Suspected bank-infecting OPERA1ER crime boss cuffed
Cops reckon gang swiped as much as $30M from financial orgs
International cops have arrested a suspected "key figure" of a cybercrime group dubbed OPERA1ER that has stolen as much as $30 million from more than 30 banks and financial orgs across 15 countries.
The criminals have been active for at least four years, according to law enforcement and security researchers. During that time, they've targeted financial firms and mobile banking services with malware, phishing campaigns, and large-scale business email compromise (BEC) scams.
BEC continues to be billion-dollar business for cybercrooks — and a top priority for law enforcement. In 2022 alone, the FBI said it received 21,832 BEC complaints with adjusted losses over $2.7 billion [PDF].
According to Interpol, which led the international task force in Operation Nervone to take down the gang's ringleader, OPERA1ER has stolen at least $11 million — but possibly as much as $30 million — from organizations across Africa, Asia, and Latin America.
"Operation Nervone is a testament to what we can achieve through international collaboration and intelligence sharing," said Bernardo Pillot, Interpol’s Assistant Director of Cybercrime Operations.
"This successful operation marks a significant step in our ongoing mission to dismantle organized cybercrime networks, showcasing the power of collective action in stemming the tide against cybercrime."
Security shop Group-IB first spotted the criminals' illicit email activity in 2018, and published research about the French-speaking gang last fall.
According to its threat intel team, the robberies start with targeted emails that trick staff at these businesses into running backdoor malware, keyloggers, and password stealers.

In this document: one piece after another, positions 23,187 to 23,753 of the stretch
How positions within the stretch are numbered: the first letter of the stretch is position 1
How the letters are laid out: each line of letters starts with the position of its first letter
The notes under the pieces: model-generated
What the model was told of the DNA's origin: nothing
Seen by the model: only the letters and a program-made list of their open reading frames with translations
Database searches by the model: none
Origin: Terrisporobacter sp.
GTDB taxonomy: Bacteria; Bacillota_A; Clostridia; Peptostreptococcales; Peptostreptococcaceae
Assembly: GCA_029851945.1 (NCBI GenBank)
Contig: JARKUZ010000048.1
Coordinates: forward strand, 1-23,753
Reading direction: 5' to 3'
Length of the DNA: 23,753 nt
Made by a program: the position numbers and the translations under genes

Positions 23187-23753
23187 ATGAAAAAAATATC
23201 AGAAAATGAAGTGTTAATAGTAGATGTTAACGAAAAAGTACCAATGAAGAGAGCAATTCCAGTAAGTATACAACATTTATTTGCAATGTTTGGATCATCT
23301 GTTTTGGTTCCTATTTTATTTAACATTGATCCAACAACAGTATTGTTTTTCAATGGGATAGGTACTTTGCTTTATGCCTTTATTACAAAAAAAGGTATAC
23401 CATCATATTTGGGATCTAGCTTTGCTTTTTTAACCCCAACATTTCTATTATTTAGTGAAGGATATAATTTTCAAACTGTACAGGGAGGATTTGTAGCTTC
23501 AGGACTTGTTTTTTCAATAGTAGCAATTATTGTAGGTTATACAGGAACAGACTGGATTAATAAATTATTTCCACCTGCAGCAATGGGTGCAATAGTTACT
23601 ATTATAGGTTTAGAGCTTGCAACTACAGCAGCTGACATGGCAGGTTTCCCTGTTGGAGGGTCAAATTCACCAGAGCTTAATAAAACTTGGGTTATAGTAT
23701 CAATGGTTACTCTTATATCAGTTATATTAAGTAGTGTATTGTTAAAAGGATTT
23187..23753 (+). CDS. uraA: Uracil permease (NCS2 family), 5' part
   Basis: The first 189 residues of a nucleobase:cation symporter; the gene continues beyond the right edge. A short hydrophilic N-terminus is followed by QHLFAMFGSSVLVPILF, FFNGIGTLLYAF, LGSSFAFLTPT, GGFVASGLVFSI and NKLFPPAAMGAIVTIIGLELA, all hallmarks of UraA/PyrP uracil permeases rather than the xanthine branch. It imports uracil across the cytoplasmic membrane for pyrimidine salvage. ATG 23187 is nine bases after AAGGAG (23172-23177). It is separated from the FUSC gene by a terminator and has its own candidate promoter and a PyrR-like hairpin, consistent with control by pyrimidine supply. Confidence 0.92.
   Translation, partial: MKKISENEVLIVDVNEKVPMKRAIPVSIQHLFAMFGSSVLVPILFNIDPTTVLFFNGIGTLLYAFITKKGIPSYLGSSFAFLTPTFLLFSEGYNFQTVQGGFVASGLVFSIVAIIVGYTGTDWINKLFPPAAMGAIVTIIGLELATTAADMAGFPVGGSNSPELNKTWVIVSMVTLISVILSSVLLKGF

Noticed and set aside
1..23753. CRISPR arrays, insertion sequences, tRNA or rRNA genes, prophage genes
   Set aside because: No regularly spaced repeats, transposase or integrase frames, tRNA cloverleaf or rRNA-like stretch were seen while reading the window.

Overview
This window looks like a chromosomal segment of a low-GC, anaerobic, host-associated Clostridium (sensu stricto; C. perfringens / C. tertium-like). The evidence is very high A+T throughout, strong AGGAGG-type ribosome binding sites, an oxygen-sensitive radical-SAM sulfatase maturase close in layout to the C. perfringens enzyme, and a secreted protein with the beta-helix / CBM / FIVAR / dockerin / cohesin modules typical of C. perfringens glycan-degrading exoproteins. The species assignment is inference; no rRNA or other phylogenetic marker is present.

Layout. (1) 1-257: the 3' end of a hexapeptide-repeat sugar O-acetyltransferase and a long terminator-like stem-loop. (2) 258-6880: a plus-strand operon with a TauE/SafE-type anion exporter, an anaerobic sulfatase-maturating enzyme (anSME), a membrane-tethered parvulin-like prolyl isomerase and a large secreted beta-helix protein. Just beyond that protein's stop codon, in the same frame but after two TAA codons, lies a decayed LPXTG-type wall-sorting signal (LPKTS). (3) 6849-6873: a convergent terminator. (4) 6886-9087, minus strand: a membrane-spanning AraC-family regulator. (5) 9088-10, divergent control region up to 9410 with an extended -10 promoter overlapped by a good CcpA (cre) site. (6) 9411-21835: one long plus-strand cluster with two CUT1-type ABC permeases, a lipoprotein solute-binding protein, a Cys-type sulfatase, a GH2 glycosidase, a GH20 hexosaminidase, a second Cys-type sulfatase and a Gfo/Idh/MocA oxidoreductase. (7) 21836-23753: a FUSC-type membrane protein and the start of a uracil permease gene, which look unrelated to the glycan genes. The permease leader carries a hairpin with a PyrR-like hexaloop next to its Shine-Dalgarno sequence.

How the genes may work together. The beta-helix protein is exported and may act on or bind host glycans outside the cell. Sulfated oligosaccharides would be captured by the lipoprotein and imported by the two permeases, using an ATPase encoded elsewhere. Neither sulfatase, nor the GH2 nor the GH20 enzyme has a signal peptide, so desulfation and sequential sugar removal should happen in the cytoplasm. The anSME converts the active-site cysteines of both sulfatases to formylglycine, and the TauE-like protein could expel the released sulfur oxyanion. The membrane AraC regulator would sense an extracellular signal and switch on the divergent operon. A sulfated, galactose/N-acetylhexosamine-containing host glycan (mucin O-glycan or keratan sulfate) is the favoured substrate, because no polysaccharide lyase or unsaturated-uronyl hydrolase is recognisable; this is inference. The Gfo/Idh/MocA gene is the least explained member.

Crooks then use the stolen credentials from these software nasties to gain admin-level credentials for Windows domain controllers on the network and banks' back-end applications, such as their SWIFT messaging clients, which financial institutions use to send and receive details of transactions from one another.
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After the initial break-in, the stealthy smooth operators use tools including Cobalt Strike and Metasploit to maintain persistence and stay on the network for three to 12 months, slyly moving people's money between accounts before eventually withdrawing funds from ATMs using hired help.
In one heist, "a network of more than 400 mule subscriber accounts were used to quickly cash out stolen funds mostly done overnight via ATMs," the researchers said in a November 2022 report.
Group-IB has also worked with Interpol on another counter-BEC initiative code named Operation Delilah.
So it was also with Operation Nervone. Interpol's Cybercrime Directorate, Group-IB, and French telecom company Orange exchanged intel to track the criminals and pinpoint likely locations for their illegal transactions. Then, in early June, law enforcement in Côte d'Ivoire arrested a key suspect linked to attacks against financial institutions across Africa, it was announced on Tuesday.
The US Secret Service's Criminal Investigative Division and Booz Allen Hamilton DarkLabs cybersecurity researchers provided additional intelligence that led to the arrest.
Additionally, two Interpol initiatives backed Operation Nervone: the African Joint Operation against Cybercrime and the Interpol Support Programme for the African Union in relation to Afripol. ®